On Wednesday afternoon, the Arkansas Supreme Court put a significant dent in County Circuit Judge Chris Piazza's order overturning the state's gay marriage ban. Although the high court denied the state's request to stay the previous ruling—meaning marriage equality technically remains the law of the land—it also noted that Piazza failed to invalidate a separate statute prohibiting clerks from providing marriage licenses to same-sex couple. According to the court, so long as this provision remains in effect, gay marriage will remain effectively banned, and so the state has no justification for an emergency stay.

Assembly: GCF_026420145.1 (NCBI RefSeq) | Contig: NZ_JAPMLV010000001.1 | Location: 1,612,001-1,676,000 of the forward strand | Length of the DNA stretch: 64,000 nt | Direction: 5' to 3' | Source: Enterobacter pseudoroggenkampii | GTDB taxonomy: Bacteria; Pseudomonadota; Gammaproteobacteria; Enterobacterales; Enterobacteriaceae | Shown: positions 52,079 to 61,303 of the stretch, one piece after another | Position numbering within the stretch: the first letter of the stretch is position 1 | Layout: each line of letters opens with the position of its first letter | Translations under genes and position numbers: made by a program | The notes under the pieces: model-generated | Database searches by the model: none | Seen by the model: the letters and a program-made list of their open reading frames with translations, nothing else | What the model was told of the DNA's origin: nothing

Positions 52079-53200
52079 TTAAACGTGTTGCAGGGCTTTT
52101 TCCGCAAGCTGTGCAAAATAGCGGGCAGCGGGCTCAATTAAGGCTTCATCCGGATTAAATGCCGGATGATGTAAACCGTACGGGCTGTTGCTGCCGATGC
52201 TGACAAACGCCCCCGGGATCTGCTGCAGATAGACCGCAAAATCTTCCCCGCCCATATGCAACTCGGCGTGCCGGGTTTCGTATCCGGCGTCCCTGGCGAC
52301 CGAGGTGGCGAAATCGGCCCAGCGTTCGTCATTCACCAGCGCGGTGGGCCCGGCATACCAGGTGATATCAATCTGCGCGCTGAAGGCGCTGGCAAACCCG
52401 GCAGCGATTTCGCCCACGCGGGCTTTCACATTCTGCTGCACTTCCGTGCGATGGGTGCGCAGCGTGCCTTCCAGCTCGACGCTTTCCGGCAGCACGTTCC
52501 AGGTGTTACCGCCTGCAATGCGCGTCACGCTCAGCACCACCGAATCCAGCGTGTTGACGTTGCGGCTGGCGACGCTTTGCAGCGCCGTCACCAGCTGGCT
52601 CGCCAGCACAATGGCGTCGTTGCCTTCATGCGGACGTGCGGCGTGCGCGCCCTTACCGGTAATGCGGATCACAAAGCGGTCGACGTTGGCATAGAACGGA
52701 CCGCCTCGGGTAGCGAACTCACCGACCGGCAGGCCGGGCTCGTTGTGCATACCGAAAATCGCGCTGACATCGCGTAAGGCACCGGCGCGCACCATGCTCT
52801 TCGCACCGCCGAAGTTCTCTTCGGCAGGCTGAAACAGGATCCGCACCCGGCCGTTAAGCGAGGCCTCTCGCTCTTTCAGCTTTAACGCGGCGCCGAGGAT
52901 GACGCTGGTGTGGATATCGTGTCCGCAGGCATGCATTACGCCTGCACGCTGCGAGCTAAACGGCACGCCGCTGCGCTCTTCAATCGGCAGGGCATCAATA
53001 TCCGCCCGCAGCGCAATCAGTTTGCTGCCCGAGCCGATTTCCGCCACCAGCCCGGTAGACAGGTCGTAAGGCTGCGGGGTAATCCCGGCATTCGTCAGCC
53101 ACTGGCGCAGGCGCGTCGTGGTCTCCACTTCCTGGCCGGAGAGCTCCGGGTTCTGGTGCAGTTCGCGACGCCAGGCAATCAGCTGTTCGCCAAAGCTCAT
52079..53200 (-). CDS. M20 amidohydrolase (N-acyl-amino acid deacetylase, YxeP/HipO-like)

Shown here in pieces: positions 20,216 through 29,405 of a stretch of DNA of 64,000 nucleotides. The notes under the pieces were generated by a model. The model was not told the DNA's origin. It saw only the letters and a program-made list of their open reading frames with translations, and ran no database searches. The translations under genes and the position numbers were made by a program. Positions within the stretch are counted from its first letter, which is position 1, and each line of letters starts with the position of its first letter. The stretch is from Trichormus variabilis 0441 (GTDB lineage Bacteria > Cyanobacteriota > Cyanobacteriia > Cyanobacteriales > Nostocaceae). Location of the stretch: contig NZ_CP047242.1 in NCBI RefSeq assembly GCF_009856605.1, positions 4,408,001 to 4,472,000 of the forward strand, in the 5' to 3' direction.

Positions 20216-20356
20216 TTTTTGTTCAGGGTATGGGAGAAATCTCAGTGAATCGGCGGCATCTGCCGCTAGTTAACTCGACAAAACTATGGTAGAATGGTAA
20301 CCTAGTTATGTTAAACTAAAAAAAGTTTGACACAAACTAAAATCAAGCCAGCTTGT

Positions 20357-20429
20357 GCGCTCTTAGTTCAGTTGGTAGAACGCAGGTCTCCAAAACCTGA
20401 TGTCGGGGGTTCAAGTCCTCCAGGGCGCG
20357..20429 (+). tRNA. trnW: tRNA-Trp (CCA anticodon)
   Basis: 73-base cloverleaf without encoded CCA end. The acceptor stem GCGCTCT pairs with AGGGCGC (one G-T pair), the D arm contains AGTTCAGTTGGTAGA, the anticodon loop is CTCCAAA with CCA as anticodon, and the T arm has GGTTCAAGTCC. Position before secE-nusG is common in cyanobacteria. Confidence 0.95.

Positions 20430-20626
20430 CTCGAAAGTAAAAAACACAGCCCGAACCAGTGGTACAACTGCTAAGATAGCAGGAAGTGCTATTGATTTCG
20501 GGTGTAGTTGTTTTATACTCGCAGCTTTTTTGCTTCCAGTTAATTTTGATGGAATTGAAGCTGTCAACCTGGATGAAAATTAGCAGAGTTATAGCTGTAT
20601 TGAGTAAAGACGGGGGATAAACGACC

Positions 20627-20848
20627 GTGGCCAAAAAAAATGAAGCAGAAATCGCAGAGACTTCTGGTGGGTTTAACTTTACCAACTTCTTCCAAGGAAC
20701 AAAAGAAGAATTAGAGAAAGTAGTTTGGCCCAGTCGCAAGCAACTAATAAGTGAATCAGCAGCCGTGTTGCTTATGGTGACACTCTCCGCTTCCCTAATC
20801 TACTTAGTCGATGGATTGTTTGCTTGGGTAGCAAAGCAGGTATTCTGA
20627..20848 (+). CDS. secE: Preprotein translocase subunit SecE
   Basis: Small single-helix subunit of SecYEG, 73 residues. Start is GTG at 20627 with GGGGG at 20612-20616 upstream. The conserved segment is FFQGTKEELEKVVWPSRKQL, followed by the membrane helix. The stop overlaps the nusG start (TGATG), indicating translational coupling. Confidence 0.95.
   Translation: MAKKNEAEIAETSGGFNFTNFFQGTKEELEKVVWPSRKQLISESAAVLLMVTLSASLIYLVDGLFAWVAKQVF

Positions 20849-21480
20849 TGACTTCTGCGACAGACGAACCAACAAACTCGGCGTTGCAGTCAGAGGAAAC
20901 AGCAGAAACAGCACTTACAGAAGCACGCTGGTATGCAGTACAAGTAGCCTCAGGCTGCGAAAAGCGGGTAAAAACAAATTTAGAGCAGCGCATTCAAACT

That, however, is unlikely to last long. Plaintiffs in the case have vowed to return to Judge Piazza's courtroom and ask that the remaining provision be struck down. The judge, whose original ruling was a full-throated endorsement of gay people's constitutional right to marriage, is almost certain to acquiesce—meaning the case will travel right back up to the state Supreme Court. At that point, the justices might put a stop to all gay marriages in the state until they can rule on the merits. But given the recent trend of judges permitting gay marriages to continue as an overturned ban is appealed, it's equally likely that the justices will err on the side of equality. Either way, this case—like so many others before the courts right now—may well be headed to the U.S. Supreme Court, where Justice Anthony Kennedy can answer the gay marriage question once and for all.